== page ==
Grimes was appointed marshal. By the end of the year there
were many complaints about cattle roaming the streets and
the fact that marshal Grimes was not doing a good job of
keeping them gathered up and penned. Various young men would
help out with the penning and would be paid so much for each
animal penned up. However many of them being enterprising
would then go turn out the cows and get paid to help round
them up again.
In 1932, Marshal Grimes requested that he be paid $10.00 per
month for the use of his car which was approved. Marshal
Grimes then requested a 2 week paid vacation which was
rejected. During the latter months of 1932, two other men
were approved as part time marshals C.R Nettles and John
Culpepper who worked mostly at night. Mr. Culpepper was
later to become full time city marshal.
C.R. Nettles was appointed and approved as the new Chief or
Marshal of Williston at a salary of $75.00 per month. August
15, 1935. Chief Nettles was changed to day marshal at a
salary of $50.00 per month until a new marshal could be
confirmed by the Council. Perry Wiggins was named as night
||July 14, 1936 Perry L. Wiggins was recommended and
approved for the job of marshal. This appointment
was the beginning of what was to become one of the
longest terms of City Marshal and Police Chief Mr.
Wiggins was one of the most well known and respected
law enforcement officers in the area. Communications
were somewhat limited and it was sometimes difficult
to get in touch with the police. In 1942, Mayor
Fletcher approached the city council and asked that
a special light be installed from the telephone
office over the bell so that the marshal could see
it and know he was needed.
Since Mr. Wiggins had been the only law enforcement
for Williston, it was agreed to raise his salary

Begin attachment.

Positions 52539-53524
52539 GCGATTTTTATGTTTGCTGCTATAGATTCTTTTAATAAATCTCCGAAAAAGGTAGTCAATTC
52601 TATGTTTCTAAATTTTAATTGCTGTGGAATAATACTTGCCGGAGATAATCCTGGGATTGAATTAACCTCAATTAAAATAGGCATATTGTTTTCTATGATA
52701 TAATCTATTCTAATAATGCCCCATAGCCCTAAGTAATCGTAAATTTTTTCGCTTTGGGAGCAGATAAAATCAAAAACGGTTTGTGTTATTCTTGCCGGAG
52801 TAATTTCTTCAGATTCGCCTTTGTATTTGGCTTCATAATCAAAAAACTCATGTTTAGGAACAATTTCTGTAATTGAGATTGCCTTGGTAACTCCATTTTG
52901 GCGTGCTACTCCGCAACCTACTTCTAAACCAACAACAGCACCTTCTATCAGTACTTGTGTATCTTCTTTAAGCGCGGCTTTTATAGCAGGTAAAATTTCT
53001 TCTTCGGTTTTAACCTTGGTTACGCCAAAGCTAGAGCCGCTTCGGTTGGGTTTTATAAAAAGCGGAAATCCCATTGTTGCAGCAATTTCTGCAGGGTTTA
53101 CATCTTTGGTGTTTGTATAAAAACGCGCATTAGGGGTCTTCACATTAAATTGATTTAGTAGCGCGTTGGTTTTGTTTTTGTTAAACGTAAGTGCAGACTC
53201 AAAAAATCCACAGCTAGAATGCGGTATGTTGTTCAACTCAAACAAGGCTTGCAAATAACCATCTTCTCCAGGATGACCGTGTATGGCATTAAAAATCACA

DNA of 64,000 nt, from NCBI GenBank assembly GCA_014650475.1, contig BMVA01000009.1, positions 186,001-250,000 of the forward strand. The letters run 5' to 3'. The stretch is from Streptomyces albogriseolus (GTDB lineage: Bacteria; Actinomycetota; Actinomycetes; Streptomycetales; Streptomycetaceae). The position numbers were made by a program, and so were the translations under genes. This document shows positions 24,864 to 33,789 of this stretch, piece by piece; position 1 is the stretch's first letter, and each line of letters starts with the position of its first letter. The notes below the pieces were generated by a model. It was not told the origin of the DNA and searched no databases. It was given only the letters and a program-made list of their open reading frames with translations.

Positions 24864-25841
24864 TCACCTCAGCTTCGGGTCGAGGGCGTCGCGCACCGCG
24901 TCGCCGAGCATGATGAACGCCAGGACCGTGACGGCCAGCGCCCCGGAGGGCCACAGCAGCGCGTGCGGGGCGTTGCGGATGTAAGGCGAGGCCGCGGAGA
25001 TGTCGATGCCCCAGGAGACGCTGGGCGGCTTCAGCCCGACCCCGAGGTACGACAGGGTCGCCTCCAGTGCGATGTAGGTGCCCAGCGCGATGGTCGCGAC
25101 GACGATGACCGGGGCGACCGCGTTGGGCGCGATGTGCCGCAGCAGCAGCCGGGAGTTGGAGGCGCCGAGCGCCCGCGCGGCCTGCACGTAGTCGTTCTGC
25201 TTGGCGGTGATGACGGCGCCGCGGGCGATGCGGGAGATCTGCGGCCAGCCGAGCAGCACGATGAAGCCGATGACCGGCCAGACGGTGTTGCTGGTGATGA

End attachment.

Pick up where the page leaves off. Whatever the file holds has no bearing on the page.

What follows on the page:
from $125.00 per month to $150.00 per month. As
duties and health issues became involved Mr. Wiggins
indicated he would not be able to do any more night
work. In January 1946 it was voted to let Mr.
Wiggins serve as day marshal only at his current
salary of$150.00 per month and a $25.00 per month
car expense for using his own car, also to employ
Randall Clark to serve as night marshal. These
changes were accepted by all and became effective
January 15, 1946.
By 1949 it had become necessary for the City of Williston to
buy a new police car. The low bid was from Hiers Ford
Company for a 6 cylinder two door Ford car at a bid price of
$1398.34. The Chief of Police continued to be Perry Wiggins
with J. Randall Clark as night Chief.
June 16, 1950 bids were received for a new city jail. The
bids were $6,869.00 from Woodrow Fugate and $5,561.50 from
William S. "Sam" McDougall both local contractors. Perry
Wiggins and Randall Clark continue to serve.
||July 11, 1951 indicates a change over in the
Police organization with O.C. Belote a former
Florida Highway Patrolman being named Chief. Randall
Clark continued to serve as night marshal and G.C.
Ledbetter being appointed to the position of Relief
||1951 Ernest "Pete" Smith was appointed and served
until 1956. Other police officers included Corrie F.
Bell and later his temporary replacement Jessie L.
On May 2, 1958, The Miami
Herald published a very favorable report about Williston
Police Department's Mrs. Louise Stringfield the day shift
patrol officer. The report included tales of the good
judgment during a pursuit and inter-agency co-operation.
In 1960, H.A. Perkins was
recommended for Chief with Vernon Macy serving as patrolman.
|Vernon Macy replaced H.A. Perkins as Interim Chief
while the City searched for a permanent one.